Daniel Radcliffe And Zoe Kazan Dine And Chat In First Still From Rom-Com The F Word
Remember last week when we were saying Daniel Radcliffe was starring in two movies set to be screened at the Toronto International Film Festival this fall? Well, now it's three. In addition to Kill Your Darlings and Horns, Michael Dowse's rom-com The F Word has also been added to the TIFF line-up, listed under "Special Presentation." It's also listed as the World Premiere for the rom-com, which is slated for a 2014 release.
The photo above shows us Radcliffe and his F Word co-star Zoe Kazan seated together at a diner as two friends might do. Radcliffe's Wallace falls for Kazan's Chantry right away, but she has a boyfriend that she lives with, which puts Wallace firmly in the friend zone, or the titular "F Word" as it were. Of course, their chemistry cannot be denied and things eventually begin to develop from there. Looking at the photo that's included on the TIFF listing, it's easy to want to draw comparisons to a very memorable scene in one of the best romantic comedies of the genre:
And if you think about it, the premise of The F Word also seems a bit similar to When Harry Met Sally, which centered on a man and a woman who spend most of the film as friends, while they see other people throughout the story. Of course, it remains to be seen whether or not The F Word manages to capture anything close to the kind of chemistry, humor and heart When Harry Met Sally offered. But it certainly has a lot going for it, including Goon director Michael Dowse, as well as stars Radcliffe and Kazan, Girls scene-stealer Adam Driver.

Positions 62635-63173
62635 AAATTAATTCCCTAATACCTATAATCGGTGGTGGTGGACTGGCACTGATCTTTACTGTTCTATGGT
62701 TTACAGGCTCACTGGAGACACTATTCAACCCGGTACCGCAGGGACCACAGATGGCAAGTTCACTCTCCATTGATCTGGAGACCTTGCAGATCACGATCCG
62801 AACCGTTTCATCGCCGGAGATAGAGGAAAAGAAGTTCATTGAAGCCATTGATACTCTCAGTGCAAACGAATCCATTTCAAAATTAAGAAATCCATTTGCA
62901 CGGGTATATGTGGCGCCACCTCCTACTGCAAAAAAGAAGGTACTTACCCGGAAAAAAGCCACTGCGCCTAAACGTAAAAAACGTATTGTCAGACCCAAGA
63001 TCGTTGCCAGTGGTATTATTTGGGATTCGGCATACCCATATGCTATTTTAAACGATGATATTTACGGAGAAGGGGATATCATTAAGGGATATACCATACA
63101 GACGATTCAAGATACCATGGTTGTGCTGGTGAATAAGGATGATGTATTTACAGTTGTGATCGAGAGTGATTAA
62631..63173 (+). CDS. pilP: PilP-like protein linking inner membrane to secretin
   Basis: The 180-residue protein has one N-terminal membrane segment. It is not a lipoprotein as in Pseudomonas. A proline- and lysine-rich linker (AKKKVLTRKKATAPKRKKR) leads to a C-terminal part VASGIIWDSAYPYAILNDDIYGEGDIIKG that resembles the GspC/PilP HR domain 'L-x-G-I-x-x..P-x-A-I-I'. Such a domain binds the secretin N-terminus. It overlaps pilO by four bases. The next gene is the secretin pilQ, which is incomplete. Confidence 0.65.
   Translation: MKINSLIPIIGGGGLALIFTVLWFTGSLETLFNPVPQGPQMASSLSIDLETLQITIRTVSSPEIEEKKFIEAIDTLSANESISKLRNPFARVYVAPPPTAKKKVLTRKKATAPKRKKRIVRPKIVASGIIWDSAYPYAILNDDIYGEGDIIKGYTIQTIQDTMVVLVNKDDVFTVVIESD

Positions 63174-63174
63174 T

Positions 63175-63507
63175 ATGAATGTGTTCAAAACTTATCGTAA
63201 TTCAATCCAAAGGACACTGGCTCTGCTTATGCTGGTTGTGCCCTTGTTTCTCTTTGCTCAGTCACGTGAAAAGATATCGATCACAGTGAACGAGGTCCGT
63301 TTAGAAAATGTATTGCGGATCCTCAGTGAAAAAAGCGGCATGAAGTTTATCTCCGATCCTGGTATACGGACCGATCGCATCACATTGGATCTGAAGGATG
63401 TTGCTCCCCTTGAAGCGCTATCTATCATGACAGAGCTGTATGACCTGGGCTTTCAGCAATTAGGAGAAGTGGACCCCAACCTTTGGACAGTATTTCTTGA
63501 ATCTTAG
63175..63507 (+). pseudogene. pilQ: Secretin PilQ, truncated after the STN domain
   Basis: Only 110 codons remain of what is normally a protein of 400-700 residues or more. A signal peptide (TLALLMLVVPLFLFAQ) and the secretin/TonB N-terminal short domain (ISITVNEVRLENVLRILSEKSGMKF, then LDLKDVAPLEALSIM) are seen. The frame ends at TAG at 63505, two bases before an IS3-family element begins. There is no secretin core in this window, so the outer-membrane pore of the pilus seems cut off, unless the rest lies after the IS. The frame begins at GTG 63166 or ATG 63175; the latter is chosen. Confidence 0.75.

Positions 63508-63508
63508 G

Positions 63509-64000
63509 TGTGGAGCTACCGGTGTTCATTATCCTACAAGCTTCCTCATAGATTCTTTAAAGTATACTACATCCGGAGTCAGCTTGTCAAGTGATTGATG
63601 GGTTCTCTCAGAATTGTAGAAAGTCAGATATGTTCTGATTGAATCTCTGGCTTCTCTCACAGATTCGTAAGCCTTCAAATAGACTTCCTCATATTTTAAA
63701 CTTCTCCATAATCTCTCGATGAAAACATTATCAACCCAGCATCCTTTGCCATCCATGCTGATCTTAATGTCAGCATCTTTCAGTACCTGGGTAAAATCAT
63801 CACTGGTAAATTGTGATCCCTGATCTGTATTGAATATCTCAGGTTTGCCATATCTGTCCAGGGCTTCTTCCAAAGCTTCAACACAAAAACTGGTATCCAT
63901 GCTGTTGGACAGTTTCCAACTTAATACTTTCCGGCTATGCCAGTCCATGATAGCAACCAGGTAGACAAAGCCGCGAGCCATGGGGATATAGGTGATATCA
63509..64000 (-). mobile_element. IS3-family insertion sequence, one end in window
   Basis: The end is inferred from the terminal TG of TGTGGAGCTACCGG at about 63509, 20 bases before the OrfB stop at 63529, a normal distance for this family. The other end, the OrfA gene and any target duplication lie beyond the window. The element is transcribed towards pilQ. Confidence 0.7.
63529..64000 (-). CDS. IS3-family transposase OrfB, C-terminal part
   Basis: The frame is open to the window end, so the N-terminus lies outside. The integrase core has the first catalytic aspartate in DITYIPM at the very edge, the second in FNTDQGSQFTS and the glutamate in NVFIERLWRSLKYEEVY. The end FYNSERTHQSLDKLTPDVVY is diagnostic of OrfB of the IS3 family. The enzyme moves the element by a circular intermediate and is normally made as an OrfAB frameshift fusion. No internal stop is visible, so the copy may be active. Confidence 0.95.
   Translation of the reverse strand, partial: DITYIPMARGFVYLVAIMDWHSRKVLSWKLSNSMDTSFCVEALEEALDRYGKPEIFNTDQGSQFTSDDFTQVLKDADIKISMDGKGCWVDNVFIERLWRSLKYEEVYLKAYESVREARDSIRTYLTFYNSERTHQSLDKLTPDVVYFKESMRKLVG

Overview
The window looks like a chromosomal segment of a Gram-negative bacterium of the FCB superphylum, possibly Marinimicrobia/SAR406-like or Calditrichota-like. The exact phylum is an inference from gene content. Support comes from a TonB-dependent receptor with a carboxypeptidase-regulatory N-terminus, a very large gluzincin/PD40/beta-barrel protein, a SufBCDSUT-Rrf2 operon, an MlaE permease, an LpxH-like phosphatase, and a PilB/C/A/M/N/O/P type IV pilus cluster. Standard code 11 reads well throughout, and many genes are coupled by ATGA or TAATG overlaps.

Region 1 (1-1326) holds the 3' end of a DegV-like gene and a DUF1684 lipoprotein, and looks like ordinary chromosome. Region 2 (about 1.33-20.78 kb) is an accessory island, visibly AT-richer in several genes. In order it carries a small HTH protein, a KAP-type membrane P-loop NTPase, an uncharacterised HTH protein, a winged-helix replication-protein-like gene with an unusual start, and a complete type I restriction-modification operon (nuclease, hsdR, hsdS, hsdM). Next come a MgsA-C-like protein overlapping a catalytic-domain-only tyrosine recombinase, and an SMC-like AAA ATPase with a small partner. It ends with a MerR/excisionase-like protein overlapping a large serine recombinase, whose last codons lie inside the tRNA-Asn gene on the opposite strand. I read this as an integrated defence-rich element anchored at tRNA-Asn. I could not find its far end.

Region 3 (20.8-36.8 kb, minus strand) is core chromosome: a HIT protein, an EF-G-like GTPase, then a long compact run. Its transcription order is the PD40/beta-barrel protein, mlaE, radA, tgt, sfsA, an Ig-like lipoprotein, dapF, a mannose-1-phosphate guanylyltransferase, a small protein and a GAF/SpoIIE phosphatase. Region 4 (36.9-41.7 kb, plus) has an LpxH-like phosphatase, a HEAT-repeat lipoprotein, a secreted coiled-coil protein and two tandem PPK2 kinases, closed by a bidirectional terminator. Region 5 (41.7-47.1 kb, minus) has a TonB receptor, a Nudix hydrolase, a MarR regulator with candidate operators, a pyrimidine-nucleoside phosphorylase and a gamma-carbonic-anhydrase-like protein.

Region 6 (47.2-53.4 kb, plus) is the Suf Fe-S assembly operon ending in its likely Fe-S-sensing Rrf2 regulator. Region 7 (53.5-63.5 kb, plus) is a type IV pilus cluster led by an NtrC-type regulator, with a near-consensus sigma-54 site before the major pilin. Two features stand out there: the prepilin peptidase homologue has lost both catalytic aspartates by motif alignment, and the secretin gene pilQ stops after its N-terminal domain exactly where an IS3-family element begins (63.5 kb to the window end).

Radcliffe talks a bit about the premise of The F Word in this MTV video interview below.
As mentioned, Radcliffe has two other movies screening at TIFF this year. Kill Your Darlings will star Radcliffe as Allen Ginsberg in the film, which is described as a dynamic portrait of the Beat generation. Meanwhile, like The F Word, Horns will also have its world premiere at TIFF. While love is also among the themes of that one, the adaptation of Joe Hill's novel is much darker in tone, centering on a guy who's wakes up a year after his girlfriend's brutal murder to find he's grown a set of horns, which allow him to draw the deepest, darkest confessions from people. What's great about these three promising films being linked by TIFF is that it sounds like all three of them could showcase Radcliffe's range, since the tone of the movies and the roles sound vastly different. It'll be exciting to see what kind of buzz is generated for all three of them when the festival gets going next month.
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